Skip to main content Skip to navigation
Health & Wellness Services Division of Student Affairs

Toolkit for supporting students in distress

Toolkit for supporting students in distress

Student Affairs is currently developing a toolkit that faculty and staff can use to help students who are in distress. The goal of the toolkit is to ensure students have a successful academic career by getting them connected to campus resources that will support their specific needs.

Faculty and staff play a key role in the lives of students. They work closely with them and are often able to notice when a student is having a hard time.

With the help of the toolkit, faculty and staff will be able to recognize potential signs of distress, respond in the moment, and connect the student to appropriate campus resources.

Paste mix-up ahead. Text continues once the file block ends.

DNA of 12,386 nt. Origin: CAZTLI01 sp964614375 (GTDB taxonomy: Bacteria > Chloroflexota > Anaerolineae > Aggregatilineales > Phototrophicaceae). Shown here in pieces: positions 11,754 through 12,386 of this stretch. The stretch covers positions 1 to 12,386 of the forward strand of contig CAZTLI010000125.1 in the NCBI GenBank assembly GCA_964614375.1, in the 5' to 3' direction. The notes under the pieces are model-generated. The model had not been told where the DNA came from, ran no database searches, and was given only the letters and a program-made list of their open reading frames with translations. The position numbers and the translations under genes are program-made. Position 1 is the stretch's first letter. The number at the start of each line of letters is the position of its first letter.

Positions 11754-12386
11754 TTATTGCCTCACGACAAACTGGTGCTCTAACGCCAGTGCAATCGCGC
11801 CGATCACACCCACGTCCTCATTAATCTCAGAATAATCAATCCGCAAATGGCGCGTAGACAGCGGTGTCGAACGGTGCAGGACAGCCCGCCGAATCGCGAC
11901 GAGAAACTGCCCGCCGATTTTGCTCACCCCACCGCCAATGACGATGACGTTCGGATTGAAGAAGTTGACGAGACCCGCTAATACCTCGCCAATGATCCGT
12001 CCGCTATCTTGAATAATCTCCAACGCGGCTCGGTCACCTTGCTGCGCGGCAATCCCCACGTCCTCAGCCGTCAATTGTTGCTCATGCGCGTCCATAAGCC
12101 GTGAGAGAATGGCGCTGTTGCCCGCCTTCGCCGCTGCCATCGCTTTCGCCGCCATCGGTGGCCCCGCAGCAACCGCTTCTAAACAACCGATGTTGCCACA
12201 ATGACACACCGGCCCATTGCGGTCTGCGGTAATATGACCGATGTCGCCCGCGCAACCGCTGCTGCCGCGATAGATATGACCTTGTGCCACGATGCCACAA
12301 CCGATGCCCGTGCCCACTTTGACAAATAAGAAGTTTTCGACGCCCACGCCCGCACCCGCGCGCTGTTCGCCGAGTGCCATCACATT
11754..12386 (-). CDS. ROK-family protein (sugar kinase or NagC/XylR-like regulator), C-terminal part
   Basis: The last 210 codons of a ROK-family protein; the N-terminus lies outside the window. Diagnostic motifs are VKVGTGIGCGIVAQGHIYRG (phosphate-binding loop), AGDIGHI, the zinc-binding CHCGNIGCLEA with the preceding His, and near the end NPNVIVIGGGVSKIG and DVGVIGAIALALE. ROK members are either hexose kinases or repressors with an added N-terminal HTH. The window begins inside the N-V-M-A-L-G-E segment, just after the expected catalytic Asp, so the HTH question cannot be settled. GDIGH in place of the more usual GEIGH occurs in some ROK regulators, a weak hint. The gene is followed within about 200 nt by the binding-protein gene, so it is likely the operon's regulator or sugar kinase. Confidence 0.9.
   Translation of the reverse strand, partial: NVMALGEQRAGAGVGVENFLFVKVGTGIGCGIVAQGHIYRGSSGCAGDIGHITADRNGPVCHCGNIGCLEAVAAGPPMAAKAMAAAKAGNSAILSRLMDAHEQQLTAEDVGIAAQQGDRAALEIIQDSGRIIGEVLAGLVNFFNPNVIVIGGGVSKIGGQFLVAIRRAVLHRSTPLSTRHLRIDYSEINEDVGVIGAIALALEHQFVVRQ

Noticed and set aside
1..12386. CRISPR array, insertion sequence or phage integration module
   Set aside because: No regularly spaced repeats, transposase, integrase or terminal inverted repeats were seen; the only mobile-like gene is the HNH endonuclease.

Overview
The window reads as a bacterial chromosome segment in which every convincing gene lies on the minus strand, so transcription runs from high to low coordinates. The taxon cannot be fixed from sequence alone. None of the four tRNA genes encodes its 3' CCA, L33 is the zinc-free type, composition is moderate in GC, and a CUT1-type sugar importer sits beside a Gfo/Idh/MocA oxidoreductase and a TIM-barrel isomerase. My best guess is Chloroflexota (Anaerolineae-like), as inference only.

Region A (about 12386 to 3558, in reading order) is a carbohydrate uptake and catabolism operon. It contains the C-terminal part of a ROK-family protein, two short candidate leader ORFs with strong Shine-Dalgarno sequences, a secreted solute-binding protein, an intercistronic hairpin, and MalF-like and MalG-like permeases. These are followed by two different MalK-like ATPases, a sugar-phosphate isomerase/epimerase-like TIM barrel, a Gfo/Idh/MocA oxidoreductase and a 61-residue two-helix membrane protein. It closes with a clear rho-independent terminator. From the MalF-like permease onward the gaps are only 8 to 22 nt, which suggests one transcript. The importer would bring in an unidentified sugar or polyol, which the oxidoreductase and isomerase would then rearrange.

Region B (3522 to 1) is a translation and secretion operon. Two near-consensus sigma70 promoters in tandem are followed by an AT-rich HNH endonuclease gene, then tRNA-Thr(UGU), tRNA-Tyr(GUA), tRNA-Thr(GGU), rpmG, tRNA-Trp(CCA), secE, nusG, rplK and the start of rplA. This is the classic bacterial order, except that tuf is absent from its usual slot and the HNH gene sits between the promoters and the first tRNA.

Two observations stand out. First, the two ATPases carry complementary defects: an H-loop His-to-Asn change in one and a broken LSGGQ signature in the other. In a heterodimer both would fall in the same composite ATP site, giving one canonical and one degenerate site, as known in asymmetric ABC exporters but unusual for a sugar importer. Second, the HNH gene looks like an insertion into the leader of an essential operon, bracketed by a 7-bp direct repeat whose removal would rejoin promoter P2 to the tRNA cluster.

The guide will cover a wide range of concerns. For example, if a student experiences the loss of a family member, financial issues, violence, or a mental health concern, the guide will offer steps for helping the student and connecting them to specific campus resources.

To develop this guide, we reviewed similar toolkits from other universities and sought feedback from WSU faculty, advisors, deans, administrators, and staff. Our team decided to adapt a guide created by UMatter at UMass and tailor it to the specific needs of our community.

The toolkit will be available this fall in an online format. If you want to know when it’s live, you can subscribe to receive email updates about suicide prevention and mental health promotion.

Accomplishments during grant’s first year

Accomplishments during grant’s first year

We recently met with members of the Campus Mental Health Collaborative to discuss ongoing suicide prevention and mental health promotion efforts.

During our meeting, we talked about goals for the SAMSHA Garrett Lee Smith Suicide Prevention Grant and what we’ve done so far.

SAMSHA grant goals

Promote mental health through campus-wide partnerships. Together, collaborative members are actively looking for ways to support each other’s mental health promotion efforts. For example, during our meeting, departments brainstormed the idea of adding a mental health component to their staff and student trainings.